Prefix Co


Co-curricular activities aim to teach students to practically apply what they have learned in the classroom. They also encourage teamwork and cooperation among pupils; as well as promote innovation and creativity in the field.

This grooms students to be more than just reservoirs of knowledge, and actually, know what to do with all the information that they have accumulated.


Prefix Extra


Extra-curricular is meant to be a domain where the student goes to explore themselves. You can take the opportunities offered by your institution and try out the many different clubs and societies offering a variety of activities.


Exploring them may lead you to the doorstep of a yet undiscovered passion or hobby. Maybe you can simply learn a new, helpful skill. Extra-curriculum isn’t just meant to be fun, it has real practical purposes. These activities look good on your CV; employers like candidates who have unique skills and an interesting personality. These societies also offer students a taste of what the real job market is like by mimicking aspects of it; hence, endowing students with useful experience and even leadership abilities.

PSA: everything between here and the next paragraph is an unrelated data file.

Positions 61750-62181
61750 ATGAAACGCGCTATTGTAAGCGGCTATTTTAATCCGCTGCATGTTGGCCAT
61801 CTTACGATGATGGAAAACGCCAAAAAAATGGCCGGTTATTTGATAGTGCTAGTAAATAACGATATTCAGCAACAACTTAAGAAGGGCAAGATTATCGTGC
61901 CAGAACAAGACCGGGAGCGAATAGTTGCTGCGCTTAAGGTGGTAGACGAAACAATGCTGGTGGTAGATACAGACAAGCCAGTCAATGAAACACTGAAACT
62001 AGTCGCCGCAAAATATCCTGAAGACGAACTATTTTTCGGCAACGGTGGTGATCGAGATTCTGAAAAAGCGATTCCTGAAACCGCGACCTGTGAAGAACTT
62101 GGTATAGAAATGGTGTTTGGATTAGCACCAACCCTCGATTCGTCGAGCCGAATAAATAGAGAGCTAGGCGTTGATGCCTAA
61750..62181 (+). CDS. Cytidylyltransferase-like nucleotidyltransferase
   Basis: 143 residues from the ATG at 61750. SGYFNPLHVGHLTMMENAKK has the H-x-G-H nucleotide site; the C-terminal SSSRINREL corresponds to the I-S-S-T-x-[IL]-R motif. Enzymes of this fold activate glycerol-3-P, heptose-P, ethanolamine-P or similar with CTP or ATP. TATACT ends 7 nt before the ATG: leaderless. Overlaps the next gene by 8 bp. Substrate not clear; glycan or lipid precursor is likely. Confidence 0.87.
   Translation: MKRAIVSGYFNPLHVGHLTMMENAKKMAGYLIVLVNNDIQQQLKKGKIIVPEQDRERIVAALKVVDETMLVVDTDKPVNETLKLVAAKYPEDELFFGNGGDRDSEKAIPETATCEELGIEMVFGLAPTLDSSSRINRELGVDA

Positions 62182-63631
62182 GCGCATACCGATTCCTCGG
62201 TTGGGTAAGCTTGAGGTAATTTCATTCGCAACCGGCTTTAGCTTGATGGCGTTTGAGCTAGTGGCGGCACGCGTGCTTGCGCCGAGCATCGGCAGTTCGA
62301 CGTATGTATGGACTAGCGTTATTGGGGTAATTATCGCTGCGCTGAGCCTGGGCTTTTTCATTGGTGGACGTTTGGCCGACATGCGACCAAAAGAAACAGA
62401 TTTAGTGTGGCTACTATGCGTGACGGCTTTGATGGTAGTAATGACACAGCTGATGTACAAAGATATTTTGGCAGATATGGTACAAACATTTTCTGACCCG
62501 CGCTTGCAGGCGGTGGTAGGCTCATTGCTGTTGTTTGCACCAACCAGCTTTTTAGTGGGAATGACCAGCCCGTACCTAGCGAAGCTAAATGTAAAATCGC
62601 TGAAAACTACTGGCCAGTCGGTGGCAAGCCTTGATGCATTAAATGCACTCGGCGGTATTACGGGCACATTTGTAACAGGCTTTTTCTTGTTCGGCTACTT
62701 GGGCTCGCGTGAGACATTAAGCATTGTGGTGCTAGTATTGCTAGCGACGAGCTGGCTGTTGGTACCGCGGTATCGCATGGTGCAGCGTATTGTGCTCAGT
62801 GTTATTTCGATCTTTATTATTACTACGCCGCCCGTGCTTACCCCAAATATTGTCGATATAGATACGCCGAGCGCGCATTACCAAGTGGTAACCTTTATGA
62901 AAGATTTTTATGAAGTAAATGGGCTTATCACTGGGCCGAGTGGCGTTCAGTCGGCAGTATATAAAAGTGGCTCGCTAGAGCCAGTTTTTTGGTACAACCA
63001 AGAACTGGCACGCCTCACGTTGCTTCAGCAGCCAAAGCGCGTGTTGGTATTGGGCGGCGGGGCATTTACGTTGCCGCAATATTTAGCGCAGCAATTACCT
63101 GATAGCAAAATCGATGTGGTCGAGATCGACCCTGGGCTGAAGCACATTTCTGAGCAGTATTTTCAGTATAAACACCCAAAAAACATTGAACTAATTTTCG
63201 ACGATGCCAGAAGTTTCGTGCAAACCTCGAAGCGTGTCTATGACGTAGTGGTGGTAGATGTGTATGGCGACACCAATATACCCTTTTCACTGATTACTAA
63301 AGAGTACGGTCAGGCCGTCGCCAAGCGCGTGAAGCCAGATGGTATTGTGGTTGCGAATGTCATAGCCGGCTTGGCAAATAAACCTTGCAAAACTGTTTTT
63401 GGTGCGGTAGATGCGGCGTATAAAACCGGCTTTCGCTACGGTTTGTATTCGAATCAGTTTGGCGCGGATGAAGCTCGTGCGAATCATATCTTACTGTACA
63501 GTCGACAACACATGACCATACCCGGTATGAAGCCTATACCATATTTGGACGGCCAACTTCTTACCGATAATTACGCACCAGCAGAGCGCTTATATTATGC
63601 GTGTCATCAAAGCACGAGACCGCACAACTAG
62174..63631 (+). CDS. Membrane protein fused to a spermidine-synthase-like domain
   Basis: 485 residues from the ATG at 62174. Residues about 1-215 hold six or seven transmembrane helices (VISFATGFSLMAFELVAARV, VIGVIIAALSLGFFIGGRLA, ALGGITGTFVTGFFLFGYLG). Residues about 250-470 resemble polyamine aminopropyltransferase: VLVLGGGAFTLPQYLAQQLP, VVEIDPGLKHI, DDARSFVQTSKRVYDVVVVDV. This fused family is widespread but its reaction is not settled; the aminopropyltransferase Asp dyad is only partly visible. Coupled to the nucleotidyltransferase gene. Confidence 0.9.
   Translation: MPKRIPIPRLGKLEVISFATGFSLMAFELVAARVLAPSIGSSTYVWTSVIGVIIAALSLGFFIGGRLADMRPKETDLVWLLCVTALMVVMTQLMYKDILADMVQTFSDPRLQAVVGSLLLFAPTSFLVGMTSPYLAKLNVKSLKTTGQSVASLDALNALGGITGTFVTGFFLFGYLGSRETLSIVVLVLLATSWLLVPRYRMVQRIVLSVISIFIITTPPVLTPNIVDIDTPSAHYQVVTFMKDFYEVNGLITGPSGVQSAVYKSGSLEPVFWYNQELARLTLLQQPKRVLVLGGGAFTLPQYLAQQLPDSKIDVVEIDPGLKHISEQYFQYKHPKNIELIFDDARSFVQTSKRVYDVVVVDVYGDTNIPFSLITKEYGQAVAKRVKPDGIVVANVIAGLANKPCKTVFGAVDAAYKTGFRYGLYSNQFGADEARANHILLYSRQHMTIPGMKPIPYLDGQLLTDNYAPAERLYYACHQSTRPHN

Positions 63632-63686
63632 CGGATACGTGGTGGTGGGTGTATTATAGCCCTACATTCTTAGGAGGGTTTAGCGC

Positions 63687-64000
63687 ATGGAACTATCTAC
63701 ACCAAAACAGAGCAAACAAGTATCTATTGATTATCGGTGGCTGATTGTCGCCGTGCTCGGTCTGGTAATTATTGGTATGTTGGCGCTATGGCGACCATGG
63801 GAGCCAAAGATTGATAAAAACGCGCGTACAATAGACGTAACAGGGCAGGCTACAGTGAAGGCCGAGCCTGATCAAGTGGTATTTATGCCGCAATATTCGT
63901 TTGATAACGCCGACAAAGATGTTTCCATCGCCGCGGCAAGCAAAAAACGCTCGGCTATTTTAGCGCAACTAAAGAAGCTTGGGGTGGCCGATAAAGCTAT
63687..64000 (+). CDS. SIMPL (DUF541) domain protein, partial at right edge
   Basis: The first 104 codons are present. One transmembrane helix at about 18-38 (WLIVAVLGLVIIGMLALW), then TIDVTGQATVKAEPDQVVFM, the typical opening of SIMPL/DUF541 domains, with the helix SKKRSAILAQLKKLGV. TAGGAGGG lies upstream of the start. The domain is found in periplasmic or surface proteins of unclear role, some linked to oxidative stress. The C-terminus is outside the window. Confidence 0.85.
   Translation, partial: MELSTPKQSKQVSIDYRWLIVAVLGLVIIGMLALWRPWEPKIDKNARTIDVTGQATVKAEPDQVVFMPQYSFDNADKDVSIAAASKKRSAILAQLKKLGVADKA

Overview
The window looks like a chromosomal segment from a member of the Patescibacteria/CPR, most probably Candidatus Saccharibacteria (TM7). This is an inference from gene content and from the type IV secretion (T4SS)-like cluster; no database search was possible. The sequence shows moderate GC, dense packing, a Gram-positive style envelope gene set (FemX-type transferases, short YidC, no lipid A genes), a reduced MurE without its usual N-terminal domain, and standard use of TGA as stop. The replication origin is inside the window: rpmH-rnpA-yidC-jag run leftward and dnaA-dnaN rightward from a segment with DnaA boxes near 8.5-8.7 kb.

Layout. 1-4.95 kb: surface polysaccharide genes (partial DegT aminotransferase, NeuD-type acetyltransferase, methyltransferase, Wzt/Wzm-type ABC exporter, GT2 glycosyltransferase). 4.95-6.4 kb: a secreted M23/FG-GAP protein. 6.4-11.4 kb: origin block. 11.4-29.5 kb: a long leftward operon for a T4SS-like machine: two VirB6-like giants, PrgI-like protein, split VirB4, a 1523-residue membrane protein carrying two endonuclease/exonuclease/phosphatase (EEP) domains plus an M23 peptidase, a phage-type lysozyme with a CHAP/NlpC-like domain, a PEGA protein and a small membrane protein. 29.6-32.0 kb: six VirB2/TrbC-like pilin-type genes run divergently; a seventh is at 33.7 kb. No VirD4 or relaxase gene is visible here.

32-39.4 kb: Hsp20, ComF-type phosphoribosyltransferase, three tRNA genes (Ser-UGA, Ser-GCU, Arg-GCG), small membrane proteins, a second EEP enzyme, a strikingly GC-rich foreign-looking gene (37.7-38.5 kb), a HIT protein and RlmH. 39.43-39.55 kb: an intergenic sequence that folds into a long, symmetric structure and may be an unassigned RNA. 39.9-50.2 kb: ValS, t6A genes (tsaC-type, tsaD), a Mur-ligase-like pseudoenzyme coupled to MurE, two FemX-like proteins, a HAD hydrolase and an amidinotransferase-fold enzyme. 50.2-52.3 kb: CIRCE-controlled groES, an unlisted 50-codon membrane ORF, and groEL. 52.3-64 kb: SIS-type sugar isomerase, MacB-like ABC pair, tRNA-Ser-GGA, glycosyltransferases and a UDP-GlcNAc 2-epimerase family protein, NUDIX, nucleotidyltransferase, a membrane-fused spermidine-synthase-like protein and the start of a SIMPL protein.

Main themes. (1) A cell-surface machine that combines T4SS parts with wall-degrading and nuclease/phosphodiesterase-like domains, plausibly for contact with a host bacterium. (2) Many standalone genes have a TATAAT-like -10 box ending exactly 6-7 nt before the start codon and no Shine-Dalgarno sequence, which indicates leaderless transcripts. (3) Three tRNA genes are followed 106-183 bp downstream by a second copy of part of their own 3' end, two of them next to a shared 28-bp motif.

The Gray Area


You can now see that there is a very clear distinction between the two. However, there is no conclusive way of knowing what activity falls under a whose umbrella. Some institutes strictly define all athletic activities as extra-curricular, whereas others are more flexible and term some of them as co-curricular. Regardless, they are crucial to your upbringing as a competent citizen.